[Robert Matern] Multics is only a memory on the ENWGS project now... but after working in SunOS and HP-UX for 5 years... I really miss Multics! The 40 MB of ENWGS has somehow turned into 2.1 GB of source & object... Dumping Multics PL/I for UNIX & Ada has really consumed resources... and the system doesn't run as fast, even though it went from two 1 mips processors to two 130 mips ones.
[Robert Matern] The old ICCU single-board computers were all in a rack in the computer room (to reset a station, you had to run into the CPU room and press the BOOT button on the CORRECT card) with cables running to G7 displays on the Game Floor. Those G7s had an ORANGE color knob (there were four color knobs: orange, yellow, green, blue if I remember correctly<g>); this was helpful when for political reasons the Navy decided not to use RED to represent the enemy... to this day, the color of tracks opposing BLUE (good guys) is ORANGE (enemy) with YELLOW (neutral) as the uninvolved entities. Sometimes a fourth side was used to represent non-aligned entities which might join or switch sides; the color used for this was GREEN.
[Robert Matern] ENWGS has another interesting area: Tactical Control Directives. The original NWGS had composite-verbs, a sort of multiple keyword which allowed game participants to define a keyword to invoke multiple NWGS functions in one command. This was fine, but lacked the ability to automate a participant. In 1986, Jon Buser, Joe Sowers, and their team at SDF wrote the TCD Compiler to allow the creation of automated forces. TCD was an OPS-5 type rule-based language written using the Multics Reduction Compiler, and on compilation generated PL/1 code which was then compiled. In this way, a TCD could be created which, when called from within NWGS, could invoke NWGS keywords whenever the TCDs rules specified and automate the behavior of a single platform or a carrier battle group or all the forces subordinate to a participant. One simple example was the ZMCS (Maintain Cap Station Coverage) TCD which launched a CAP Aircraft to a particular station (latitude/longitude/altitude) and then launched a replacement for it whenever began its recovery. This allowed players to spend more time thinking about the problem (the game's objective) and less time worrying about the details of NWGS. TCDs could even invoke other TCDs; ZMCS could invoke ZCEN (Cap Engage) to attack if a hostile Aircraft was detected, and then ZMCS would launch the replacement Aircraft for the station immediately. In 1988, I did considerable work improving the performance of the generated PL/1 code to speed up TCD execution and add several functional and debug capabilities. I'll have to see if the TCD design paper (which was presented at several symposiums around the country) is available online...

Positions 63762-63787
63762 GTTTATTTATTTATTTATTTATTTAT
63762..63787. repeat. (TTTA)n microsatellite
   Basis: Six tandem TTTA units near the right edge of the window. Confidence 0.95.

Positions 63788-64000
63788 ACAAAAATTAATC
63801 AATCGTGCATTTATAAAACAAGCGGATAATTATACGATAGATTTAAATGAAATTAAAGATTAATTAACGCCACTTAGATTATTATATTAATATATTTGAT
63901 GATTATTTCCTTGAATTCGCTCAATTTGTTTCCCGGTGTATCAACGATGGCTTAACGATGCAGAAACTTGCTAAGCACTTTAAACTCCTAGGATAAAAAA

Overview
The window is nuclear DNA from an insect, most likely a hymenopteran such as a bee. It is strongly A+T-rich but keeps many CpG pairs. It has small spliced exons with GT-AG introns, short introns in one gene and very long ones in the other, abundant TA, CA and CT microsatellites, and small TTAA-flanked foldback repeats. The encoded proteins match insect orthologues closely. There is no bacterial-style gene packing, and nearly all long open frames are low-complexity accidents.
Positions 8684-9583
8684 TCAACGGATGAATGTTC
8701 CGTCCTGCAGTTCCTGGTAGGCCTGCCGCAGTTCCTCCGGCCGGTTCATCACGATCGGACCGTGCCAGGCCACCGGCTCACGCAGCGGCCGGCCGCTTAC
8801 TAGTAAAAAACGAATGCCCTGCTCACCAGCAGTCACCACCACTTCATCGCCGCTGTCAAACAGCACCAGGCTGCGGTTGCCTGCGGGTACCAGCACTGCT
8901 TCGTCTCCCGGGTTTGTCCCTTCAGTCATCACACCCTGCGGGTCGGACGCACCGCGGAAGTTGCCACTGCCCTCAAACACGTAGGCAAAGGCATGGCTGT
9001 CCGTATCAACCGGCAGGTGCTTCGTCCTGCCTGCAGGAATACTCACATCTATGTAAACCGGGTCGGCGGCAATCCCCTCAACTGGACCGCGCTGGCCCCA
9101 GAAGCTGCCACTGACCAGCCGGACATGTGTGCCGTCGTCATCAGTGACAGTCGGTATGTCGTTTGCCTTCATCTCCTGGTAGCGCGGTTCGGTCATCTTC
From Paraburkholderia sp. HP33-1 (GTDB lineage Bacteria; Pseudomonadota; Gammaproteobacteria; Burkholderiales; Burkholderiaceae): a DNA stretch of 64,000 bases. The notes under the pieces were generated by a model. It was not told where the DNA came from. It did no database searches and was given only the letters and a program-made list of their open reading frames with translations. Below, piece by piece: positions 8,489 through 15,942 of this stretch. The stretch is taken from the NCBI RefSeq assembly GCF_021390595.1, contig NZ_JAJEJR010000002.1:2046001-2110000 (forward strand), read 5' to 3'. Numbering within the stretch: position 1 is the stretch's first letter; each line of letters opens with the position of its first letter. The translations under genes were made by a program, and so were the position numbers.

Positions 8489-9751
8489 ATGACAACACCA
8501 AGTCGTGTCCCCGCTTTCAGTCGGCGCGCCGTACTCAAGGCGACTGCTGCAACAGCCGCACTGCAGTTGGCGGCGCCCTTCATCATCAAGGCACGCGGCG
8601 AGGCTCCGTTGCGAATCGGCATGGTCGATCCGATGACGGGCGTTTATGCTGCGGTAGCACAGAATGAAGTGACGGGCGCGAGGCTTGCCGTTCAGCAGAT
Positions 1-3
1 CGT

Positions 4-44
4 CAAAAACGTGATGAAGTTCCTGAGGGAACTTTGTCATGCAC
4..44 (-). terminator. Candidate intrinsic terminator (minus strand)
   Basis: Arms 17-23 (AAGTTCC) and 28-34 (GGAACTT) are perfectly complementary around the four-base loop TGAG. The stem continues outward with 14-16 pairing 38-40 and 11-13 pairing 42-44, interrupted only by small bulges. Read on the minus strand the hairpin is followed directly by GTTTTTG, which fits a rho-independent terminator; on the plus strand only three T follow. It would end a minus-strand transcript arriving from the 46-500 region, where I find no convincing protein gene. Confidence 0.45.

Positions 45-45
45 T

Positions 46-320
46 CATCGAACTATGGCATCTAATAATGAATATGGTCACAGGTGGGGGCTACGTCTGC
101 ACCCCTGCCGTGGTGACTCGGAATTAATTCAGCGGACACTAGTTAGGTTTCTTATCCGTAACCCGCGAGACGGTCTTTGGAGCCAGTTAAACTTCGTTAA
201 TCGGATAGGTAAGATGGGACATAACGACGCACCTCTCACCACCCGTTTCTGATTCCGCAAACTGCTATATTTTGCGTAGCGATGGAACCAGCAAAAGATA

[Robert Matern] BTW, I don't know if you've realized it yet... but I'm FAMOUS for !!!! in my code comments... I counted how many there are in that final paragraph of the Application comments in the html... <g>
[Robert Matern] The NWC system had 3 FNPs, where the other sites (SDF,SSA,TTGL,TTGP) all had two. The NWC system had a switching array to shift workstations to backup channels if the primary channel failed. The NWC system also got extra memory around 1989 doubling its main memory size; this memory, and an extra disk drive, came from a deactivated system somewhere out west...
Robert has collected some ENWGS Humor.
Some papers about ENWGS:.
- User Considerations and their Impact on an Expert System Building Tool for War Gaming, Proceedings of the Eastern Computer Simulation Conference - AI Papers, April 1988.
- Development of an Expert System Environment for use with a War Gaming System, Proceedings of the Society for Computer Simulation Multi-Conference on Artificial Intelligence and Simulation, February 1988.
Information from Robert A. Matern, Bob Cooper, Jon Buser, iquest.com, and nosc.mil.